A combination of grit and passion have also been described by professor of psychology Angela Duckworth as being the basis of success. Duckworth states,

“A bias towards finishing what you begin rather than leaving it half finished, is actually characteristic of some of the most successful people in the world,”

Duckworth also explains, while perseverance, hard work and resilience in the face of adversity are the best predictors of grit and therefore of success, there is also a need for passion. It is passion with grit that get us through the difficult seasons. It seems that it’s not talent rather our passion that will best facilitate eventual success.

There has to be a faith in the practice, that creativity is not capricious and elusive, rather, in searching, we will find. This faith is echoed in comments I have heard made by author Elizabeth Gilbert when she discusses the Roman understanding of the muses, as that which inspire, not from within, but from without. Creativity is bigger than us and it is not self generated, rather something we link in to- receive. I recently returned to reading, The Artist’s Way by Julia Cameron which shares with Gilbert, an emphasis on the spiritual aspect of our creativity. Both these writers point us to a place beyond our machinations and supplications to a place which has at its core a sense of provision.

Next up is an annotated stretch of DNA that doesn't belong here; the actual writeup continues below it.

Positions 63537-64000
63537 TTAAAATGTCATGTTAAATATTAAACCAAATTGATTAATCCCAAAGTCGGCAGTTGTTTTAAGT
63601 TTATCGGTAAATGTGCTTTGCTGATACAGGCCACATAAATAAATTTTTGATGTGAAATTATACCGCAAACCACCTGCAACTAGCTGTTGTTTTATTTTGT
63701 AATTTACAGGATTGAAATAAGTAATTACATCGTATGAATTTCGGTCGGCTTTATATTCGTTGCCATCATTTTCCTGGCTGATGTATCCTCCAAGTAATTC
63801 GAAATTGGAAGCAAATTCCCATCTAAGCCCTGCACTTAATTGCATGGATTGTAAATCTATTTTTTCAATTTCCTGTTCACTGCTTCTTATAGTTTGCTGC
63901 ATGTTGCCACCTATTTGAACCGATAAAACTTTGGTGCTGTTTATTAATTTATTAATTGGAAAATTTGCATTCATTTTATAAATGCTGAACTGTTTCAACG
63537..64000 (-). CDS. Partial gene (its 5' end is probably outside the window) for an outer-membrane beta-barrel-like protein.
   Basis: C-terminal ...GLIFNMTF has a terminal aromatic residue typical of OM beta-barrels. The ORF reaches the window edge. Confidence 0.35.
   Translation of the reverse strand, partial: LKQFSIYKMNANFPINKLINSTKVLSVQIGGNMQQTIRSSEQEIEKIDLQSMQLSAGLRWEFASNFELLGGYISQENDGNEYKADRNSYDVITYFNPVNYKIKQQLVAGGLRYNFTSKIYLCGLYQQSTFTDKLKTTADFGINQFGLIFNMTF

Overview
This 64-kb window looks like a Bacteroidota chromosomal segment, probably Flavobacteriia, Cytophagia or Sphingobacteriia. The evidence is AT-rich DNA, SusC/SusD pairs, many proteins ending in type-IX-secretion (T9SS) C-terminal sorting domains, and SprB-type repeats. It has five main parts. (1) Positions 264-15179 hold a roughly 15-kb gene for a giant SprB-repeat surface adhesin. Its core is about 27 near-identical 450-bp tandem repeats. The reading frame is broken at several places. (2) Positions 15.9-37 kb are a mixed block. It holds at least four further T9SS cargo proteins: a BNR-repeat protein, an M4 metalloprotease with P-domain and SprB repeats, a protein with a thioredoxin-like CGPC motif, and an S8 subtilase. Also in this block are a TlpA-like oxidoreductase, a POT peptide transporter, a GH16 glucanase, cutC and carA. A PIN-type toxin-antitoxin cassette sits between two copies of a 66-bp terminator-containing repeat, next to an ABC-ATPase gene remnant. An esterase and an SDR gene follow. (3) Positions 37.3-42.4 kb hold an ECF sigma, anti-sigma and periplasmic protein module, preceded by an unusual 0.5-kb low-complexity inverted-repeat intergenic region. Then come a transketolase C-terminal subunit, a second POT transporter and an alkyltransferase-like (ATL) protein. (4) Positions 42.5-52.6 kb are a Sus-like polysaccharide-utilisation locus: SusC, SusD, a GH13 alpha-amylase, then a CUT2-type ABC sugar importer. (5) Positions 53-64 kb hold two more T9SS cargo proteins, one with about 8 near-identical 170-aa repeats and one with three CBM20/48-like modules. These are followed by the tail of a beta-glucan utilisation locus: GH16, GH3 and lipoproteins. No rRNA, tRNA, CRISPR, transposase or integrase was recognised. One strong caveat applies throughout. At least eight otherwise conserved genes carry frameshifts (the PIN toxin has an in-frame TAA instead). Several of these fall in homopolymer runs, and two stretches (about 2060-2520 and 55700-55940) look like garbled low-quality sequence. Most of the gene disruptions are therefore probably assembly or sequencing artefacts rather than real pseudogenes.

While grit and perseverance keep us returning to work, we need this to be driven by passion to keep us creative and productive. Passion enables the joy of creating to continue in the midst of a working routine. Cameron warns that for an artist, grounding their self image in military discipline can be dangerous. She explains,

“That part of us that creates best is not a driven, disciplined, automaton, functioning from willpower… Over any extended period of time, being an artist requires enthusiasm more than discipline. Enthusiasm is not an emotional state. It is a spiritual commitment, a loving surrender to our creative process, a loving recognition of all the creativity around us.”

Creative success comes through grit and perseverance grounded in passion and enthusiasm. Passion is a commitment, perhaps an act of faith, which is enacted when we accept our creativity, yielding to it, knowing that it is part of a more immense creativity. In short, we are provided for, if we believe in our creativity.

I left my job as an electrical technician at the age of 23 to pursue my dream of studying art. It took till that age to believe that if I took a step towards the vision that tugged at my heart, I would experience provision. As it turns out, that provision was far more complex and elaborate than I could have imagined. Had I not left my previous career, I may never have had the extraordinary creative journey I have had, including, meeting those I have met and realising that not only an artist lay within me, but a teacher also.

Written by Marco Corsini.